It’s a pleasure to be able to share with you all once again yet another interesting topic this week, I hope you all are faring well.
Last week I started a discussion on Meditation and I promised that we’ll try to do a second part where by we focus more on “chanting meditation”. In order to be able to fully appreciate this topic I suggest that those of you who are new to yoga or meditation in general, should kindly read Sound Vibration, and the part one to this sequel.
Having said that, let’s take a look at meditation by sound vibration or chanting.
What does it mean to chant? A chant is a rhythmic repeated phrase, usually chanted or shouted by one or more persons in unison. When the chant is of a sacred text then it becomes a mantra. Mantra is a Sanskrit word which means that which liberates the mind. Since meditation is more of a subtle thing than a physical feat it is very important that the practitioner has the desire, ability and training to curtail the excesses of the mind. When we allow the mind to run loose then our meditation is hampered and we find it difficult to attain the desired result we are looking for.
How does chanting meditation differ from silent meditation? As I mentioned in the first part of this blog, in silent meditation we are at the mercy of our mind’s dictate and prancing, if we cannot tame it. Usually many people start out as neophytes on the part of meditation and usually after a while they feel frustrated at the antics of the mind and just give up. They become helpless in the face of the situation and they conclude it is rather impossible to meditate. However if these practitioners can adopt the method of “chanting meditation” not only will they achieve success in their meditation process but they will also achieve the wonderful feat of curbing the mind’s excesses. In this light the major difference between both forms of meditation is that in the silent form of meditation, the practitioner is quiet or silent while in the second form, he does his meditation by using a chant, hymn or mantra.
Is it not distracting to chant while trying to meditate? On the contrary, it help one to focus. One learns to focus initially by concentrating on the words of the hymn, chant or mantra. Then as time goes on, one learns to concentrate on the meaning of the words, each time trying to see how best to exemplify those meanings, and in a more advanced platform one uses the mantra, hymn or chant, as a vehicle or medium to connect with a higher reality. The mantra thus acts as a conduit that transports the practitioner to a realm beyond his immediate physical reality. For gaudiya vaisnava’s who are on a more spontaneous level of devotional practice, the mantra is the wave which they ride in order to be able to fully associate with the Divine couple in their daily meditation of the lord’s pastimes.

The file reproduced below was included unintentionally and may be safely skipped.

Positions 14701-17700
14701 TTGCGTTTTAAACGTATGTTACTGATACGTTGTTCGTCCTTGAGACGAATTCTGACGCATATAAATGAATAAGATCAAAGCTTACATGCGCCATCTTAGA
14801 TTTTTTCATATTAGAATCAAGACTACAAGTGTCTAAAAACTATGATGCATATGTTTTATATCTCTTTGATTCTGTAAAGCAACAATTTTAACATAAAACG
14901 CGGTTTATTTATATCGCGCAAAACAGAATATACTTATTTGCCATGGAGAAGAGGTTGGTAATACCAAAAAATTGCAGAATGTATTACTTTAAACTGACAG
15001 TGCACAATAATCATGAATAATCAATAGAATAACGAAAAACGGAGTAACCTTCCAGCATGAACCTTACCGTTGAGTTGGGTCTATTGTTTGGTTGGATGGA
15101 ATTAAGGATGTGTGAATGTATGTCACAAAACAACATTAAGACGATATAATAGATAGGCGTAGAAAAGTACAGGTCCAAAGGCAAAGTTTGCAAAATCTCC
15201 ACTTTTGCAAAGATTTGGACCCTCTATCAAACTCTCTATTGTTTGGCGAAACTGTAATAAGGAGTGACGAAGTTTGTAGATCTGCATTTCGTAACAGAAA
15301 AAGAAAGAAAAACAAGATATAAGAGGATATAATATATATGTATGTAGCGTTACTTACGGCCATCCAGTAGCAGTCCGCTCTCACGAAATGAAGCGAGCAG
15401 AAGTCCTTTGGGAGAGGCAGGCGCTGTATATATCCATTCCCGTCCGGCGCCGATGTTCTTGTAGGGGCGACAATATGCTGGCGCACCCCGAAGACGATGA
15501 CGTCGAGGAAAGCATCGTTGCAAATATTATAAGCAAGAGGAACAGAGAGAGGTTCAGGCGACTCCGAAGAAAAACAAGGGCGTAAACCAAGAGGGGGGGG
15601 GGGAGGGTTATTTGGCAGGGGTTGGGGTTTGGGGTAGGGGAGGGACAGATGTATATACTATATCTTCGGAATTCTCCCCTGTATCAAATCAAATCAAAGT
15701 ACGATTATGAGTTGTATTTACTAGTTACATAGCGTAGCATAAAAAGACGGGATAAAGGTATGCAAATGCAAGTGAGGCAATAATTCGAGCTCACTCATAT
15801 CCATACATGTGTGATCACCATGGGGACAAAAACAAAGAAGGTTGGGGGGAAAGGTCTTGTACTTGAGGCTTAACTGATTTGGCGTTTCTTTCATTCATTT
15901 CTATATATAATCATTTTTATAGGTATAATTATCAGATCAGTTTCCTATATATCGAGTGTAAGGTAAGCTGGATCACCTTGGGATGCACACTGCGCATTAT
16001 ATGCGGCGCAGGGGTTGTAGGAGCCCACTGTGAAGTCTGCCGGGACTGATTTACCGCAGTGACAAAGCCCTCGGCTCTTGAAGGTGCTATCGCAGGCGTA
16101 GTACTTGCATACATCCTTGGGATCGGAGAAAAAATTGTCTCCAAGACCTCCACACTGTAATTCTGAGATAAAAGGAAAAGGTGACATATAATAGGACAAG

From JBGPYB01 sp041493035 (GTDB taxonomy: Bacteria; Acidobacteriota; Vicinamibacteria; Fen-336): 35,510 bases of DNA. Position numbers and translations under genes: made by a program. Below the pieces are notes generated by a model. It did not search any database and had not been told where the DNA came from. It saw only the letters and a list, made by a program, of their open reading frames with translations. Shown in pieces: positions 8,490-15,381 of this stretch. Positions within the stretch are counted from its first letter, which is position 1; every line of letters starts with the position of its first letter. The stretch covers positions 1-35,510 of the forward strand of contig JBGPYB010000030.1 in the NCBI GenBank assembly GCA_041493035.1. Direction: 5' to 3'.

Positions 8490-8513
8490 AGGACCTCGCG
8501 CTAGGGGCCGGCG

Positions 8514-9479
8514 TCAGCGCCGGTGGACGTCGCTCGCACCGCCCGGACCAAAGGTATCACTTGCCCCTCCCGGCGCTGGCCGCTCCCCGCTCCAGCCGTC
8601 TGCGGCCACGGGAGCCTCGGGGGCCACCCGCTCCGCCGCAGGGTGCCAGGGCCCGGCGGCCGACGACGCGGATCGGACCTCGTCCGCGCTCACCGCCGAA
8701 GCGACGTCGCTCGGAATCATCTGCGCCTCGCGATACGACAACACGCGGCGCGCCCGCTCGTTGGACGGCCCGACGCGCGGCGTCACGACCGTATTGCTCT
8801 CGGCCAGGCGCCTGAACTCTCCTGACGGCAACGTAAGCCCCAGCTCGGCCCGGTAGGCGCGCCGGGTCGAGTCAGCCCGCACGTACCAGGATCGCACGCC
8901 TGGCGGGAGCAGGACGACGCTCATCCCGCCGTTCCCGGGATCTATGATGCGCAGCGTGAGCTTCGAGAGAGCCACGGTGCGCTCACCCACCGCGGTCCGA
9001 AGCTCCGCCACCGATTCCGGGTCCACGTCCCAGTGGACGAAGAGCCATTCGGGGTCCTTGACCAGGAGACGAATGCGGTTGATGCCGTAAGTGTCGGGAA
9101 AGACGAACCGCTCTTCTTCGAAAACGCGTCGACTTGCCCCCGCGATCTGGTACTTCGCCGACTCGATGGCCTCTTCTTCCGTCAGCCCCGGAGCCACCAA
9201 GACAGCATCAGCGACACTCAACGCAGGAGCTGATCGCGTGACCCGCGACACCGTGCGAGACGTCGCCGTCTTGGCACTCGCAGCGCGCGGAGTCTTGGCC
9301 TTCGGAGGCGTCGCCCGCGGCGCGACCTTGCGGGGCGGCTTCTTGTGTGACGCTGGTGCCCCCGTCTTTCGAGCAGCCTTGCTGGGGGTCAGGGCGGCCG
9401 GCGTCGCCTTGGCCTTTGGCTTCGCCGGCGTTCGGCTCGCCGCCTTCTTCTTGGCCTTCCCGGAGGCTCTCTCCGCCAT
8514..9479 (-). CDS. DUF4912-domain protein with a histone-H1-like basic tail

What if while chanting I still get distracted in my meditation? This is not a new occurrence and it is bound to happen, the fact that this is happening and you can notice it means that you are beginning to keep track of your mind’s activities. Something that would have been difficult prior or with another form of meditation. The response to this will be to continue to chant while being aware of our chant, gradually with time and more practice the mind becomes steady and accepts the mantra.
Of what benefit is chanting while meditating? The benefits of chanting while meditating are innumerable. First and foremost the chanter gets a lot of spiritual merit for reciting such sacred prayers, hymns, etc. and because he is reciting it in a manner that is audible to others, all those who hear also get benefits. By constantly reciting the mantra, he gets purified of his misdeeds, especially if the mantra is the maha mantra. In addition to this he/she is in a constant contact with the Supreme Lord, because the Lord is non-different from his name or paraphernalia. Thus by chanting while meditating, the practitioner is soon to realize that he is more than just matter and that if he pays more attention to the chanting process, he can very soon identify his true identity.
Must the chant be sacred, can one chant whatever he likes as far as it is repetitive? The mantra has to be of sacred value and substance for it to help our mind, and connect us with the Supreme Lord. Just as it is impossible to quench one’s thirst by simply saying water and by actually drinking water, similarly mere repetition of words cannot help us connect to the Supreme Lord, because those words do not represent him. Moreover, by calling the name of a friend, it is certain that there will be a response, as opposed to saying gibberish and expecting our friend to respond. If we desire to connect to a higher reality way beyond our present reality, if we desire to tap into the waters of transcendental unlimited bliss then the chant has to be of sacred spiritual value. One of such chants is the maha mantra. ( Hare Krsna, Hare Krsna, Krsna Krsna, Hare Hare, Hare Rama, Hare Rama, Rama Rama, Hare Hare), or whatever chant that represents sacred value in one’s spiritual practice. The Christian can recite the Lord’s Prayer in Psalm and the Muslims can recite Al fatiyah (Bismilai rakmani Rahim).
Invariably the goal is to focus the mind and senses on a higher object and free ourselves of our base tendencies as we meditate and chant. Meditation and chanting are actually very sublime processes with which we can connect with the absolute truth provided we engage in them with the proper mood and mindset.
I hope this sheds some light on the topic till next week when I shall bring you another topic. Do read, internalize and share. Follow this blog for more and you can now listen to this blog on my podcast(http://www.podbean.com/media/share/pb-c2pam-6d5530).